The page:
When your current DACA work permit expires, you will be out of status, and start accruing unlawful presence. It is critical that you speak with your immigration attorney about other legal options that may exist for you to continue working and legally residing in the United States.
See more guidance with regards to DACA and your rights in the workplace here.
I TRUSTED THE GOVERNMENT WITH MY INFORMATION WHEN I APPLIED FOR DACA. CAN THEY USE IT TO DEPORT ME?
Generally, USCIS has stated that information provided in DACA requests will not be proactively provided to other law enforcement entities (including ICE and CBP) for the purpose of immigration enforcement proceedings unless the requestor poses a risk to national security or public safety, or meets the criteria for the issuance of a Notice To Appear or a referral to ICE under the criteria.
The vast majority of DACA recipients, unless they have a final order of removal, cannot be simply picked up by CBP, ICE and deported. They are entitled to proper notice and court proceedings conducted before an immigration judge, and these proceedings can take many years to adjudicate.
WHAT BENEFITS CAN I GET WITH MY EXISTING IMMIGRATION STATUS?
If you currently have DACA, and never got a social security number, now is the time to go to the local Social Security Administration to request one. You will continue to need and use this social security number for many other things besides employment such as housing applications, graduate school applications, filing taxes, and applying for credit/loans and so on.
If you do not have a California ID or driver’s license, you should make an appointment with the local DMV to obtain these benefits.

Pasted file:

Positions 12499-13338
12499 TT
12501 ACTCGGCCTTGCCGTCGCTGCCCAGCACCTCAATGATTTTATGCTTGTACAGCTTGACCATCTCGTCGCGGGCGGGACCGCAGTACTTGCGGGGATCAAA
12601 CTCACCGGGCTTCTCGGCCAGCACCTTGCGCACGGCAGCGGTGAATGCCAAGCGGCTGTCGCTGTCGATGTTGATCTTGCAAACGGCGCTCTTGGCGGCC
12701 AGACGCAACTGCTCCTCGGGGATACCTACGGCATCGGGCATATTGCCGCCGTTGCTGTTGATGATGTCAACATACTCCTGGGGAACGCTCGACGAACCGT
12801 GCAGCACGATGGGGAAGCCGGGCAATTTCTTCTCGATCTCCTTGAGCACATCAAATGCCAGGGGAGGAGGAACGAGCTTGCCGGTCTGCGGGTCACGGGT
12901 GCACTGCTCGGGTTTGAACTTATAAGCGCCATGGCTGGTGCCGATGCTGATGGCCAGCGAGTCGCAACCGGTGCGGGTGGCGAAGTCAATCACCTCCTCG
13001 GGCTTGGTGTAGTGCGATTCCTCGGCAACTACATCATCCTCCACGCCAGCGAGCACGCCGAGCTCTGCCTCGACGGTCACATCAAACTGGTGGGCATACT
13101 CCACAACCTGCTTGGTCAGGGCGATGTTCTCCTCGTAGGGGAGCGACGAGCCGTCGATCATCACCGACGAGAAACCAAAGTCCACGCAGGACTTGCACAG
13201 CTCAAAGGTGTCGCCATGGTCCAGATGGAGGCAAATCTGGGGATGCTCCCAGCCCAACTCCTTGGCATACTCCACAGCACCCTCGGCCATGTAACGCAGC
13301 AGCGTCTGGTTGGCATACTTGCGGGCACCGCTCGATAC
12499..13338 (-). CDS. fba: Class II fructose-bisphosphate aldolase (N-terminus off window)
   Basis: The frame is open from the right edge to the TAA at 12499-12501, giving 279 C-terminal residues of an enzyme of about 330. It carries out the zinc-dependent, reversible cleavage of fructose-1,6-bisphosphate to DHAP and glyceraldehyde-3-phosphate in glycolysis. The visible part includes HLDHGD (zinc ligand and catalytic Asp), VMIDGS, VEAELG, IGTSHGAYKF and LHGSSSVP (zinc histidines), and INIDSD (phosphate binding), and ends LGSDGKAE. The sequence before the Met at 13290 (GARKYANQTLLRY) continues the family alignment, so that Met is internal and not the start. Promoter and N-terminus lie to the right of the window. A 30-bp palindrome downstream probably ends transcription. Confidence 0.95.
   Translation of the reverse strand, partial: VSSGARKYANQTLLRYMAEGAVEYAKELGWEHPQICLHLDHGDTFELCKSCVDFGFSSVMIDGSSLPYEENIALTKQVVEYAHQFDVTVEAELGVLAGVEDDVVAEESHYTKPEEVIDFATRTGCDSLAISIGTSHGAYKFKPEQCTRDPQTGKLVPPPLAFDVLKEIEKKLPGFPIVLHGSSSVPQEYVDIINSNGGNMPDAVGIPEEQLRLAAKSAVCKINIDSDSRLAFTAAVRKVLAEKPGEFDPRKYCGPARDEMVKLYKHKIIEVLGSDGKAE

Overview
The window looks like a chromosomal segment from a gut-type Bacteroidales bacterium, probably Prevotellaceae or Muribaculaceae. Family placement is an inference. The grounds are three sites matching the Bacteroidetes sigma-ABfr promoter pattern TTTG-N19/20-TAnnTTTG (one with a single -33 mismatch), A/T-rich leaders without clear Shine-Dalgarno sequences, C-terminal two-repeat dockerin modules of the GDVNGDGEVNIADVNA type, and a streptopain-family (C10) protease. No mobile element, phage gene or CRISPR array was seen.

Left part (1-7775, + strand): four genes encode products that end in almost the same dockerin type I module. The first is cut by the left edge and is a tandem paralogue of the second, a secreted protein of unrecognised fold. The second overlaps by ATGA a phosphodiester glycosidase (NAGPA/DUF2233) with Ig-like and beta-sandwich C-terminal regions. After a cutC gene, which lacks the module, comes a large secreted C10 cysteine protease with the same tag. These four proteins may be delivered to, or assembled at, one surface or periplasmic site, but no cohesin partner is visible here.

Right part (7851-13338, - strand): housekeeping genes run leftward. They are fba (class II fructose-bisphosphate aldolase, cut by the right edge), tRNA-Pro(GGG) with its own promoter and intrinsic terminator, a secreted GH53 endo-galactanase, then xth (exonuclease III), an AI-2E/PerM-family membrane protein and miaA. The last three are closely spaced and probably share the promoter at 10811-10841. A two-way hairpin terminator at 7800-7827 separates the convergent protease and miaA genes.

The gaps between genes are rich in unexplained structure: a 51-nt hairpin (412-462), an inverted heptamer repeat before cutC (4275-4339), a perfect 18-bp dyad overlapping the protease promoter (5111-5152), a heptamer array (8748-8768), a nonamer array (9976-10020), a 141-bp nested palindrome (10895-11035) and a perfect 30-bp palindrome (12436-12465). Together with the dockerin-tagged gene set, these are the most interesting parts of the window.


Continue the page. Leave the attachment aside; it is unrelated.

Do note that AB-60 remains the law in California, so if the DACA program eventually gets revoked or even if you have no immigration status, you can still get a driver’s license in California.
MY DACA WORK PERMIT WAS LOST. CAN I APPLY FOR A REPLACEMENT?
If an individual’s still-valid work permit is lost, stolen, or destroyed, they may request a replacement work permit. The replacement work permit will have the same validity period as the lost/destroyed/stolen work permit.
WILL I LOSE MY FINANCIAL AID PACKAGE IF MY DACA EXPIRES?
CAN LOCAL LAW ENFORCEMENT OFFICIALS FOLLOW AND ENFORCE IMMIGRATION LAWS?
California is leading the way to fight local law enforcement collaboration with federal immigration authorities, though there is always more work to be done. In 2013, the state enacted the TRUST Act (AB 4), which ended local police collaboration with ICE (or ICE holds), except for in cases of individuals with serious criminal convictions. This remains the law in California, so students and community members should continue to report crimes committed against them to local law enforcement. The TRUTH Act, which went into effect on January 1, 2017, brings transparency to local jail entanglements with ICE, and thus, further protects our community members from ICE custody. California passed a slew of new bills to protect immigrants in 2017. Campus officials across the UC system are currently investigating how to best protect undocumented students.
CAN I CONTINUE TO TRAVEL TO OTHER STATES IF I AM UNDOCUMENTED OR IF I LOSE DACA STATUS?
Traveling within 100 miles of the U.S. border (the “constitution-free” zone) is dangerous, and exposes people to detection, arrest, and detention by Customs and Border Protection (CBP) operating various checkpoints along these routes. Undocumented immigrants have traveled to other states, including Hawaii and Alaska, in the past, with an unexpired passport from their consulate, or a government-issued identification document issued by the state of California, though they should fully understand and evaluate the risk of doing so to themselves under a new political Administration. When in doubt, consult with your attorney.